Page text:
11 Facts About the Great Basin National Park 

Rugged mountain peaks to vast underground caverns - A Place of Extremes

Extends 77,100-acre park and deceptively barren and desolate at a glance

Rich in plant and animal life.

The rare Great Basin bristlecone pine grows here

some over 4000 years old! 

The highest point is Wheeler Peak, which stands 13,060 feet above sea level.

The lowest trail is Mountain View Nature Trail, 6,825 feet above sea level.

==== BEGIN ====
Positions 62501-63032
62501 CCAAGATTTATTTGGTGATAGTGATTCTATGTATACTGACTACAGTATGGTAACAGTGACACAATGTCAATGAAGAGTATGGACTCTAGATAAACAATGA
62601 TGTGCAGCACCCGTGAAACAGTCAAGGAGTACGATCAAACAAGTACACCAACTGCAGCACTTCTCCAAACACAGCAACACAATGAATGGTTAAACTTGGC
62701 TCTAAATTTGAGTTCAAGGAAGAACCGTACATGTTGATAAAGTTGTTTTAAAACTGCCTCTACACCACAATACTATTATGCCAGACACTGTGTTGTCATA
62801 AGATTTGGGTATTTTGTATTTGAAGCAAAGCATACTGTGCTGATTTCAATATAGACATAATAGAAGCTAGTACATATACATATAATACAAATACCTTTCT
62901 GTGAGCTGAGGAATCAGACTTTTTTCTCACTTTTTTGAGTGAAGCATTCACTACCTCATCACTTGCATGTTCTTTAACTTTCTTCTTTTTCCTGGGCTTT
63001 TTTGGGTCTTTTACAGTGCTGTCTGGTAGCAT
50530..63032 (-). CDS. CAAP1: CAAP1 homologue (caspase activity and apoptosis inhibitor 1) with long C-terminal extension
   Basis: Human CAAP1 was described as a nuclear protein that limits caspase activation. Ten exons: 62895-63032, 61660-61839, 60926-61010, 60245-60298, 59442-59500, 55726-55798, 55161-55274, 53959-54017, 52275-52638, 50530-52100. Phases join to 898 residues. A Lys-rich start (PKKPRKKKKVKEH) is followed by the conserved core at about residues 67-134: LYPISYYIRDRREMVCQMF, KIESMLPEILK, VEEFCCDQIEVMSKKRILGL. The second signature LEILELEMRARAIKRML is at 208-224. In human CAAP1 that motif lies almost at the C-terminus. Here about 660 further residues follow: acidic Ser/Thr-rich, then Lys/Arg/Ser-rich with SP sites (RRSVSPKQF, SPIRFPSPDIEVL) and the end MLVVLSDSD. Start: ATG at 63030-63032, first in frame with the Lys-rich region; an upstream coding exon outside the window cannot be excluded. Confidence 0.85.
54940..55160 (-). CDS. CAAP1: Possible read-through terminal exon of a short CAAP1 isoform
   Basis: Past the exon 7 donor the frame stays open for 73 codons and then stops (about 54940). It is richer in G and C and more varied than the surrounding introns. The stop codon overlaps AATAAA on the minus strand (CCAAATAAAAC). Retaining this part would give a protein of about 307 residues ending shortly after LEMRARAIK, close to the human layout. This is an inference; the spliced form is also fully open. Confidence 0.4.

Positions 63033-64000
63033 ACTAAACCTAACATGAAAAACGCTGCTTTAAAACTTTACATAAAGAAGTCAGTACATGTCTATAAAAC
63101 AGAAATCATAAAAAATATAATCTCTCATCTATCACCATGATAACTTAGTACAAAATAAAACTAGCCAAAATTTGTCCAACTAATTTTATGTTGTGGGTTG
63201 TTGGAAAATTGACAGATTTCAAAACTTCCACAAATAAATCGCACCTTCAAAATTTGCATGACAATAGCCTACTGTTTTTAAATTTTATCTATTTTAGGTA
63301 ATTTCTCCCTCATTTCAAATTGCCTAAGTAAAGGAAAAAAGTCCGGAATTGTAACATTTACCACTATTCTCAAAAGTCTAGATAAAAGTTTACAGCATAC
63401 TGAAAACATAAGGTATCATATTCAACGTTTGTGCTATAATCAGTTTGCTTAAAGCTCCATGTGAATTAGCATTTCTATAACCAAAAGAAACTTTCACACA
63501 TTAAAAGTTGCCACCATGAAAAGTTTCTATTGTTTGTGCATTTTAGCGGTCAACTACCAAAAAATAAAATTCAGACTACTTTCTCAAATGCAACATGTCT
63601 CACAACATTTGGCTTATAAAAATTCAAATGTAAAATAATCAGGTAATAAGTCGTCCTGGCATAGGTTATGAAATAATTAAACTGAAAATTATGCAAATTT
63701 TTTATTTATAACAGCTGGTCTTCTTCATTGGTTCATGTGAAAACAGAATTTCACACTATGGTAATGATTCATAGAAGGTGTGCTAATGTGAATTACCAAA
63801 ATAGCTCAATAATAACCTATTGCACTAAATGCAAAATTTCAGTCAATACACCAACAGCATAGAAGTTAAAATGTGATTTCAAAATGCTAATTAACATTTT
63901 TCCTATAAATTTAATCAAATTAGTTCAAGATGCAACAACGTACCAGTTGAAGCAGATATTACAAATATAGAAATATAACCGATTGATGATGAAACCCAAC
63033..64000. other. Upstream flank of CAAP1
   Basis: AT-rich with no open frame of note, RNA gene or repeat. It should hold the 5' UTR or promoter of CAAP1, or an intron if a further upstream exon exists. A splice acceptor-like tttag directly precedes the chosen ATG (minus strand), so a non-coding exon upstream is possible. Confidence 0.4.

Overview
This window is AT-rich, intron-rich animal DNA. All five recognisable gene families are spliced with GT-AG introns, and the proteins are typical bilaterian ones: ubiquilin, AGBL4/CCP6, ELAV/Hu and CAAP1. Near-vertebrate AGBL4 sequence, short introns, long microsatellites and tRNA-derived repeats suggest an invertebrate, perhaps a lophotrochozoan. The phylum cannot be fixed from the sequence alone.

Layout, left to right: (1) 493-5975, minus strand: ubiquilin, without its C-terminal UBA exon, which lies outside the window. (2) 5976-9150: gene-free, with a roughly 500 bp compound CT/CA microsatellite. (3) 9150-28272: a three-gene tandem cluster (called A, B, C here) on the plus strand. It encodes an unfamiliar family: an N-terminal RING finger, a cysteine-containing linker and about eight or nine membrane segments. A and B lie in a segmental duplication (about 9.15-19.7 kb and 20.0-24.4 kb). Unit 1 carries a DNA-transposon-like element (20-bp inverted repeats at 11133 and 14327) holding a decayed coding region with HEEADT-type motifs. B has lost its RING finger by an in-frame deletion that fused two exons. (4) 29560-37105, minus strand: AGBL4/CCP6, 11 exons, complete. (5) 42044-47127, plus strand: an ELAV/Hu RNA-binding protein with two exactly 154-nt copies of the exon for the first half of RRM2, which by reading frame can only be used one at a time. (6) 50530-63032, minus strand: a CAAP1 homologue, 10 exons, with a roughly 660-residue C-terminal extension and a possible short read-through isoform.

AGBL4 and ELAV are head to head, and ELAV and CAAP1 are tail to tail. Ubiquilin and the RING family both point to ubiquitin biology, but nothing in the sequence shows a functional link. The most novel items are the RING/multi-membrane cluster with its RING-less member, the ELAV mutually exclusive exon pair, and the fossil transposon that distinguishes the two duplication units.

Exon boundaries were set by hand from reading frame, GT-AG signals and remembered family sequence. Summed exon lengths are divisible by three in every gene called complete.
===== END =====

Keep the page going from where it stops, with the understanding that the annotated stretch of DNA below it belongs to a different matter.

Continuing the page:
The Lehman rock glacier is visible from the Glacier Trail and the Summit Trail

The Bonneville cutthroat trout is the only trout species native to Great Basin National Park

The park's famous Lehman Caves began forming around 2 to 5 million years ago

The Townsend's big-eared bat call Great Basin home

The sagebrush grasslands you pass through on your way up Scenic Drive offer some of the best bird-watching opportunities in the region